Before beginning this article, I want to share my excitement for reaching a blog milestone. As of today, I have had over 25,000 views on my blog in just a little over a year with more than 100 views daily in recent months. My blog has provided a means for sharing my love for nature and photography with many people around the country and the world. Hopefully, it inspires you to appreciate even more the natural beauty that surrounds us, but is often not seen due to our very busy lives.
I am in Maine, having arrived on Thursday last week, and am absolutely loving it. Maine is a nature lover’s and photographer’s dream. I arrived in Portland last Thursday after a ten hour, uneventful drive. After two days in Portland, I drove along Maine’s coast to Mount Desert Island, where Acadia National Park is located. I am staying on the quiet side of the island in a cottage on the Atlantic.
No more than ten minutes from my cottage is the Bass Harbor Head Lighthouse (above image) that I photographed during last evening’s sunset. The lighthouse was built in 1858 and stands 58 feet above the mean high waterline. The tide fluctuates 10 feet here, making for some very interesting sights during low tide. It was a bit treacherous getting the image of the lighthouse, having to climb over and around a lot of small and large rocks, like those in the photo.
One of my photography goals for this trip was to photograph puffins, and on Monday, I chartered a boat to take me to Petit Manan Island, a small island that is part of the Maine Coastal Islands National Wildlife Refuge. Petit Manan has a small puffin and seabird colony during the spring breeding season. It was a perfect day to be on the Atlantic and for photographing the puffins. However, it was very challenging to photograph the very active puffins that were constantly moving and bobbing up and down in the ocean waters, while the boat too was moving up and down. We also could not get too close to the puffins or the island, because they are protected, and the island is a refuge. Nevertheless, I managed to get some good images, one of which is above.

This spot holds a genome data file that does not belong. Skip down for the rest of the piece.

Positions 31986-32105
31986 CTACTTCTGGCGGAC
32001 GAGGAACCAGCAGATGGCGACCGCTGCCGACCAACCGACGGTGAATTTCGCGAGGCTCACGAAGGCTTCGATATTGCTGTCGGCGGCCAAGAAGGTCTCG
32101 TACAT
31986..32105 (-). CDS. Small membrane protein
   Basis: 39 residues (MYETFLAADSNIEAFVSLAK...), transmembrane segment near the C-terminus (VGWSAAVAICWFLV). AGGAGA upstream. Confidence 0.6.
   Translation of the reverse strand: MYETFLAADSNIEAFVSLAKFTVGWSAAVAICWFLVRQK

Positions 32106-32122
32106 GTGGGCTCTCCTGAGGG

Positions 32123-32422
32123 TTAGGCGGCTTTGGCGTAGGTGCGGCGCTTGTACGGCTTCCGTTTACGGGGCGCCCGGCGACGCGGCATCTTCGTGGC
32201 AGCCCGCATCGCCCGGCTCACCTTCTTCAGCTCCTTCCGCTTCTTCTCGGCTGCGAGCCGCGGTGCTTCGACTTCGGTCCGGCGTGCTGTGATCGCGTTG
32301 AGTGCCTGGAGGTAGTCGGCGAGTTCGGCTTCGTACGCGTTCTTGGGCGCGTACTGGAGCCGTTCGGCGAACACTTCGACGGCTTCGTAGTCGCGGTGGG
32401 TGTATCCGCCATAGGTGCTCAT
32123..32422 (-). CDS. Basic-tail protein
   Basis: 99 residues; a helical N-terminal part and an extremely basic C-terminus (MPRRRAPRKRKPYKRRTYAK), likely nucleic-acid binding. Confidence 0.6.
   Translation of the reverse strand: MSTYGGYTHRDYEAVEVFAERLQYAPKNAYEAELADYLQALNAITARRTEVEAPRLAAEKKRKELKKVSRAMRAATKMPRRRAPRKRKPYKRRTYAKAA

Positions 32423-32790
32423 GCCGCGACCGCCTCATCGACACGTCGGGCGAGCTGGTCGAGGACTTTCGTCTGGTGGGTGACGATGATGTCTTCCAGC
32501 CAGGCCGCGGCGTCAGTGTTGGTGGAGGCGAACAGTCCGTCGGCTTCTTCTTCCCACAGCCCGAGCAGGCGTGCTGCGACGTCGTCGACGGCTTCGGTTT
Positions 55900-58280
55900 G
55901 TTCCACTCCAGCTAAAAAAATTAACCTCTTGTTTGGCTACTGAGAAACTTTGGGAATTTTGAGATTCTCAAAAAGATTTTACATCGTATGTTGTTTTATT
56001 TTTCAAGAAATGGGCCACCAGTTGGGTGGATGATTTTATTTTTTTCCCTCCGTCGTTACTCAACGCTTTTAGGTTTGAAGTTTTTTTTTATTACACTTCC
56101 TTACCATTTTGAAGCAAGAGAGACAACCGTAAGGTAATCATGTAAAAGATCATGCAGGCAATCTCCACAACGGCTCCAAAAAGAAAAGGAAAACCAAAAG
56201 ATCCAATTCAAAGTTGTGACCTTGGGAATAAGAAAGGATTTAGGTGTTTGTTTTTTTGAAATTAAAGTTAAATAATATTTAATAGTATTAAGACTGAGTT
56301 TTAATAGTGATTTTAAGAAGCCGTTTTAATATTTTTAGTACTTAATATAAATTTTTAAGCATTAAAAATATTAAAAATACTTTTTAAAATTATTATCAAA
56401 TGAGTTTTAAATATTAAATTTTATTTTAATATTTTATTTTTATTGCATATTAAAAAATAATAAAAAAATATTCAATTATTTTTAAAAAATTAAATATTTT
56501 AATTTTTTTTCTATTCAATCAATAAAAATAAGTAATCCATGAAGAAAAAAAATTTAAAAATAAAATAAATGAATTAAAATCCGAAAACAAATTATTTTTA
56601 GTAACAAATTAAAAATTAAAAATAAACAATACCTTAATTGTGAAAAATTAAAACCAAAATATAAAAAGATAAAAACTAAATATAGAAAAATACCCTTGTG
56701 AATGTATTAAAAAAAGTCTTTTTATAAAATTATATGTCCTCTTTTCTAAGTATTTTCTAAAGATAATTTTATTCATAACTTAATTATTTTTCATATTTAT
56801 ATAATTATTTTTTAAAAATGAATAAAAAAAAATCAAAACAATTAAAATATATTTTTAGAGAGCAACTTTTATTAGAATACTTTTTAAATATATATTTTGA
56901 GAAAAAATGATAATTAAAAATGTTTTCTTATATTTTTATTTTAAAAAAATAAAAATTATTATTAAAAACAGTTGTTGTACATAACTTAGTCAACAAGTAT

The remainder of this article is devoted to a bird that I also had hoped to see and photograph while in Maine, the Common Loon. While photographing three young Peregrine Falcons in a nest at Echo Lake in the park, I was told about a loon that was sitting on a nest at Upper Hadlock Pond, also in the park. So yesterday afternoon, I hiked along the pond for what felt like many miles, since I was backpacking my 600mm lens and other camera gear if I was fortunate enough to locate the nesting loon, and I did find the loon sitting on her nest. Below are several images of the Common Loon on her nest. In the final image, when the loon stood up briefly to rearrange her eggs, one of the eggs can bee seen in the image.
This morning, I went back to Echo Lake to photograph the young Peregrine Falcons, which I will do until they fledge, or I leave the island. While there, a Common Loon landed on the lake, and below are two images of this loon. Common Loons swim underwater to catch fish, propelling themselves with their large webbed feet (as seen in the second image). They swallow most of their prey underwater. Loons have sharp, rearward-pointing projections on the roof of their mouth and tongue that help keep a firm hold on slippery fish.
I also will be checking the nesting loon over the next week to see if I can photograph its hatchlings. Loons are known to swim around with their young on their back, and if I am lucky enough to be able to photograph them, I will include an image in a future article.
In between continuing to explore Mount Desert Island and Acadia National Park, I will be reviewing and processing more of my images from here and post them in future blog articles. I have taken many landscape and seascape photographs and will devote my next article to them.